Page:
In light of the breadth and gravity of appellant's violations of the FAR, the NTSB was warranted in concluding that his aircraft was operated "in a careless or reckless manner so as to endanger life or property." See Haines v. DOT, 449 F.2d 1075, 1076 (D.C. Cir. 1971) ("potential danger" to passengers and airplane is sufficient to justify finding of § 91.9 violation). Though limited to a single flight, such conduct is sufficient to warrant revocation where, as here, it is so egregious as to demonstrate a lack of qualification. Administrator v. Wingo, NTSB Order No. EA-1991 at 4-5 (1984); see also Administrator v. Hock, NTSB Order No. EA-2267 at 6 (1986).
The NTSB did not abuse its discretion by revoking appellant's pilot's license and its decision should therefore be affirmed. The appellant was not denied a fair and impartial hearing before the ALJ, and the conclusions drawn by the agency are supported by substantial evidence in the record. Revocation is, moreover, an appropriate sanction in light of the gravity of appellant's misconduct and the breadth of his violations of the FAR.
Accordingly, the decision of the National Transportation Safety Board is AFFIRMED.
This disposition is not appropriate for publication and may not be cited to by the courts of this circuit except as provided by Ninth Circuit Rule 36-3
For example, McArtor alleged, inter alia, that Myers was not authorized to carry a passenger for compensation or hire, that he did not possess updated charts covering the route of flight, that he entered the restricted area designated as R-2519 in the vicinity of the Point Mugu Naval Air Station without authorization, that he flew within the point Mugu Naval Air Station Airport Traffic Area without authorization, and that he operated his aircraft recklessly "so as to endanger the lives or property of others."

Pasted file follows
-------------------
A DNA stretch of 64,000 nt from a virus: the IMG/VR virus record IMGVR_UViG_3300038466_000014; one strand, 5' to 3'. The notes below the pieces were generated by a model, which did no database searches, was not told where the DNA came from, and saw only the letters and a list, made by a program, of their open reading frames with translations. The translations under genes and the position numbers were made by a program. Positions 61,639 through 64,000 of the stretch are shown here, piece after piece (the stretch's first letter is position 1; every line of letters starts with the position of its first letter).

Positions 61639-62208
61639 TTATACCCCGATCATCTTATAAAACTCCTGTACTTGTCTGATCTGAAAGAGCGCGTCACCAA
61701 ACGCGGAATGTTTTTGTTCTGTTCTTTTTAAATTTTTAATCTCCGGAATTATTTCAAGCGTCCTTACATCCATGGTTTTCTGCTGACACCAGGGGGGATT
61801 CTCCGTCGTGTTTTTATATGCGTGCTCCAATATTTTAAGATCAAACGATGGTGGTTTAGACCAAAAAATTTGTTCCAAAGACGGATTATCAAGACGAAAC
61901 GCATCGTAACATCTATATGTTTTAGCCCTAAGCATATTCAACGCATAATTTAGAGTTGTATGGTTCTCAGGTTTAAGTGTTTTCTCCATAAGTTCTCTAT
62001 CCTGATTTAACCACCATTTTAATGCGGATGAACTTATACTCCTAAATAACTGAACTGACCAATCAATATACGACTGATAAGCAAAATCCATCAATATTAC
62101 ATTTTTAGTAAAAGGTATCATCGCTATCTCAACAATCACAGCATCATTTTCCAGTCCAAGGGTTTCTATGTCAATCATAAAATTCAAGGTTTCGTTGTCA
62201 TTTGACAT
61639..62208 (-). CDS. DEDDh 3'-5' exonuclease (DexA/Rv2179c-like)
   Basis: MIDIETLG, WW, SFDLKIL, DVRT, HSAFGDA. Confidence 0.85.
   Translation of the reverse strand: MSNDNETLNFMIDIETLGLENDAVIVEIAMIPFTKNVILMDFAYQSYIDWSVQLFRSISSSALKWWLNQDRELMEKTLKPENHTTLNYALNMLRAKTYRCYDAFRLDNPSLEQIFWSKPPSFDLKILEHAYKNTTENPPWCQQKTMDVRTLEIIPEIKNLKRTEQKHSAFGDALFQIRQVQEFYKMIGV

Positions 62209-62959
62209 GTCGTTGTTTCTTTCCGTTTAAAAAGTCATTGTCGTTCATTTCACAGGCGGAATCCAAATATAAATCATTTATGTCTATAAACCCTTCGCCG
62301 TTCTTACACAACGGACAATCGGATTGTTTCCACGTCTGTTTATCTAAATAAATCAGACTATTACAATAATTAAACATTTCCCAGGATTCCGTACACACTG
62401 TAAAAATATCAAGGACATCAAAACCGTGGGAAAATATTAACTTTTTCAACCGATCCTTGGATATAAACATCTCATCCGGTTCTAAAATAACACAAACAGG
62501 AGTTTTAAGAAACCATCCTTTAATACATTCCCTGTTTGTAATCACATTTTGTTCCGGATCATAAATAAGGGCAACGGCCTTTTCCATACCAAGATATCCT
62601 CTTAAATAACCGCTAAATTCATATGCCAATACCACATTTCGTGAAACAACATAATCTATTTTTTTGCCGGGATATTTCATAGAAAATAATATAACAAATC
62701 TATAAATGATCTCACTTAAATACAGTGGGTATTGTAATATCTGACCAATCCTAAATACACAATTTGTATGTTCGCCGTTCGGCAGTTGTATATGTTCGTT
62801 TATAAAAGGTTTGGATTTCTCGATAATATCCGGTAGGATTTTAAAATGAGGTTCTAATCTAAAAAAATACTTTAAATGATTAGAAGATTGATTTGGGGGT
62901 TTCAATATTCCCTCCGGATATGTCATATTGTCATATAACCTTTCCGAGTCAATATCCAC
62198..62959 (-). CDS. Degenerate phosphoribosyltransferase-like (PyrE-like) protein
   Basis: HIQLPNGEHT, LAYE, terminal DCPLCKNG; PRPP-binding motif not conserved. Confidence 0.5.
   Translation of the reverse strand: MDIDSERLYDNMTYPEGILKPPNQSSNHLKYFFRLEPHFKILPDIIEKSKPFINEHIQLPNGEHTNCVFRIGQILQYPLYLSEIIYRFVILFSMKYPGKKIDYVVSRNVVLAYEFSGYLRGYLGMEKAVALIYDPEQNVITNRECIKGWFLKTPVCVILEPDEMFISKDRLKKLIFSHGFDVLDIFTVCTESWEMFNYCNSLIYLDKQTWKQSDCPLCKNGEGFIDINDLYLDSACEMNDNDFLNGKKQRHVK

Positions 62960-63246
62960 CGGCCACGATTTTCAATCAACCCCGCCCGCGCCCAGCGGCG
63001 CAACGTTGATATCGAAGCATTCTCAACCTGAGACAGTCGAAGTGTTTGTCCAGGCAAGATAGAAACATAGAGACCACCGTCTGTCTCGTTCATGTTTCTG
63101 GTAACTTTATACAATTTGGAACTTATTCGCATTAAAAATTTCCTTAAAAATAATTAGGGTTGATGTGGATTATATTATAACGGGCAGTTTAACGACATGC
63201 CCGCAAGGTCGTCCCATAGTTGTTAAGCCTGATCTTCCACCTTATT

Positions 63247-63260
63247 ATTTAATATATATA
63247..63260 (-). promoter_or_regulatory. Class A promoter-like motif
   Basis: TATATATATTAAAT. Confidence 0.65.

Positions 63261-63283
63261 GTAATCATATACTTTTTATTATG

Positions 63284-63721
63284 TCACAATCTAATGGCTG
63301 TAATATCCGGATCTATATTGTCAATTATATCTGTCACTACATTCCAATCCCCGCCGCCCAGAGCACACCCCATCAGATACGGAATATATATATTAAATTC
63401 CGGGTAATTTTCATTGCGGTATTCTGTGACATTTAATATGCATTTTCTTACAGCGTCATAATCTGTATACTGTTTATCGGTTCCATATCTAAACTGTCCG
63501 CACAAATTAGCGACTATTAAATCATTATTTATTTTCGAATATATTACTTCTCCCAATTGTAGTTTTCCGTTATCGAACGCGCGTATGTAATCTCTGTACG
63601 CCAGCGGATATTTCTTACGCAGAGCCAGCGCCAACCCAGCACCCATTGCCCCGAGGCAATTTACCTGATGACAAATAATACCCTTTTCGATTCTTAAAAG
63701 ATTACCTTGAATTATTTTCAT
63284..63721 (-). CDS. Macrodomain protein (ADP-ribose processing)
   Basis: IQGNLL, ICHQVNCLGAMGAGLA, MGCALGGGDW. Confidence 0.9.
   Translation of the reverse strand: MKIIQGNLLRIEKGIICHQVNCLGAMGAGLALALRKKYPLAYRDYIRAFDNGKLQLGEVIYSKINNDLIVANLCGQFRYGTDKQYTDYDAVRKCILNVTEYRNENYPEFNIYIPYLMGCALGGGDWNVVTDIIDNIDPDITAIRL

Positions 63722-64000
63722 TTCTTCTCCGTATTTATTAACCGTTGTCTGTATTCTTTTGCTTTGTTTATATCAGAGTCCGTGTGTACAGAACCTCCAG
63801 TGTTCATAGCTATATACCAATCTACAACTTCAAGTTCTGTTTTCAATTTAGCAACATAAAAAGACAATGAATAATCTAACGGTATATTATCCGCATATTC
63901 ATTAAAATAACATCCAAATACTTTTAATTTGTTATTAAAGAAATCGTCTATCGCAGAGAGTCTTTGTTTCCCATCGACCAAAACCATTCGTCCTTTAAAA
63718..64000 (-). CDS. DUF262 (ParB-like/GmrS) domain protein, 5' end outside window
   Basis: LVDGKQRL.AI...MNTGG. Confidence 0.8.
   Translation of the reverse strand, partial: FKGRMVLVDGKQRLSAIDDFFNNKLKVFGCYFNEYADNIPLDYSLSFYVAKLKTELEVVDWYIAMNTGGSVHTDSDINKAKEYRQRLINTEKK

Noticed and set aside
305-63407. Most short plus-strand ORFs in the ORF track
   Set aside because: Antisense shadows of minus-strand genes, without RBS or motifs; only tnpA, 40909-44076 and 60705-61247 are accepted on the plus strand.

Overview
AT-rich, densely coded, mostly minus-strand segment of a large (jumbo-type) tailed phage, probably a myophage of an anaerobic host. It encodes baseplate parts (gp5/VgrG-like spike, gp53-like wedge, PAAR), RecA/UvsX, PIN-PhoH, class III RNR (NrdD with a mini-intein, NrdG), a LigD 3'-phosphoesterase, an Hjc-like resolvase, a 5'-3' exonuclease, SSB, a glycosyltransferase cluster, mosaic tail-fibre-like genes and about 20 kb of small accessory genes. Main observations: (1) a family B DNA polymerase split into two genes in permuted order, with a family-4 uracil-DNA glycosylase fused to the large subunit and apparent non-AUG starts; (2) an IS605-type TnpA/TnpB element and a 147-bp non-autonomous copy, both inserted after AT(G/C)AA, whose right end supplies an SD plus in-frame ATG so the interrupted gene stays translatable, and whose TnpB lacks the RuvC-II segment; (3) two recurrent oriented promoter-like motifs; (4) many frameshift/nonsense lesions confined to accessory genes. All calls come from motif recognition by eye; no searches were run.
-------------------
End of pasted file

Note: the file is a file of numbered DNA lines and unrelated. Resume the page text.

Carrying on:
Myers' counsel subsequently declined invitations to reconvene the hearing at the end of October or the beginning of November
Appellant also contends that the ALJ's quashing of a subpoena served on former Chief of Staff Howard Baker was an abuse of discretion. Because Baker appeared to have no knowledge whatsoever about the presence of any other aircraft in the viciity of Marine I, Myers' argument is unfounded
Appellant was convicted of making false statements to federal agents investigating the incident which is the subject of the instant case. Thus, insofar as the record is relevant to the issue of appellant's credibility, it was properly admitted
In his reply papers, appellant notes that he regained his private pilot certificate in January 1989, approximately 17 months after it was revoked. He indicates that he is pursuing this appeal to clear his name and restore his damaged reputation as an airman
The reinstatement of Myers' piloting privileges does not present a problem of mootness because of the collateral consequences of the findings affirmed by the Board. If Myers were to violate FARs in the future, for example, the presence on his record of previous infractions would no doubt augment the sanction and increase the risk of revocation. See, e.g., Administrator v. Robinson, 1 NTSB 739 (1970) (revocation sought based on lack of qualification where Administrator argued that continuing pattern of misconduct demonstrated disregard of and lack of compliance with FARs).